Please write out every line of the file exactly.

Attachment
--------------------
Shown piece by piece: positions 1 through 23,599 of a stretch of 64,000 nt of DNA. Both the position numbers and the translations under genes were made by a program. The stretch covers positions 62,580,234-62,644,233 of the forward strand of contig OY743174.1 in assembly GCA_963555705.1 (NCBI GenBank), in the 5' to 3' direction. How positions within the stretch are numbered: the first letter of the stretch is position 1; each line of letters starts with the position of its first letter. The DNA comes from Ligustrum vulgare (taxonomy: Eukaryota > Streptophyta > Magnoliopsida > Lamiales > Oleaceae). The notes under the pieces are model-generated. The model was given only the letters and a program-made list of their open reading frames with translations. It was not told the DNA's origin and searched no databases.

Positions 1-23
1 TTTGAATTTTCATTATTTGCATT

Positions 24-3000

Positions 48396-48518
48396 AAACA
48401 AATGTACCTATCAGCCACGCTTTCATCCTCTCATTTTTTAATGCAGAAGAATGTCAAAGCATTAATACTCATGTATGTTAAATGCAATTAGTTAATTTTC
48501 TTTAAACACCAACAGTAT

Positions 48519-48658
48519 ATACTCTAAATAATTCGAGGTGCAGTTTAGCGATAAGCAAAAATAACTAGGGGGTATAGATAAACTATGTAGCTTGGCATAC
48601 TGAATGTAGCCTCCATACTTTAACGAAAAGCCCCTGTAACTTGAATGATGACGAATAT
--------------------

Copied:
Shown piece by piece: positions 1 through 23,599 of a stretch of 64,000 nt of DNA. Both the position numbers and the translations under genes were made by a program. The stretch covers positions 62,580,234-62,644,233 of the forward strand of contig OY743174.1 in assembly GCA_963555705.1 (NCBI GenBank), in the 5' to 3' direction. How positions within the stretch are numbered: the first letter of the stretch is position 1; each line of letters starts with the position of its first letter. The DNA comes from Ligustrum vulgare (taxonomy: Eukaryota > Streptophyta > Magnoliopsida > Lamiales > Oleaceae). The notes under the pieces are model-generated. The model was given only the letters and a program-made list of their open reading frames with translations. It was not told the DNA's origin and searched no databases.

Positions 1-23
1 TTTGAATTTTCATTATTTGCATT

Positions 24-3000

Positions 48396-48518
48396 AAACA
48401 AATGTACCTATCAGCCACGCTTTCATCCTCTCATTTTTTAATGCAGAAGAATGTCAAAGCATTAATACTCATGTATGTTAAATGCAATTAGTTAATTTTC
48501 TTTAAACACCAACAGTAT

Positions 48519-48658
48519 ATACTCTAAATAATTCGAGGTGCAGTTTAGCGATAAGCAAAAATAACTAGGGGGTATAGATAAACTATGTAGCTTGGCATAC
48601 TGAATGTAGCCTCCATACTTTAACGAAAAGCCCCTGTAACTTGAATGATGACGAATAT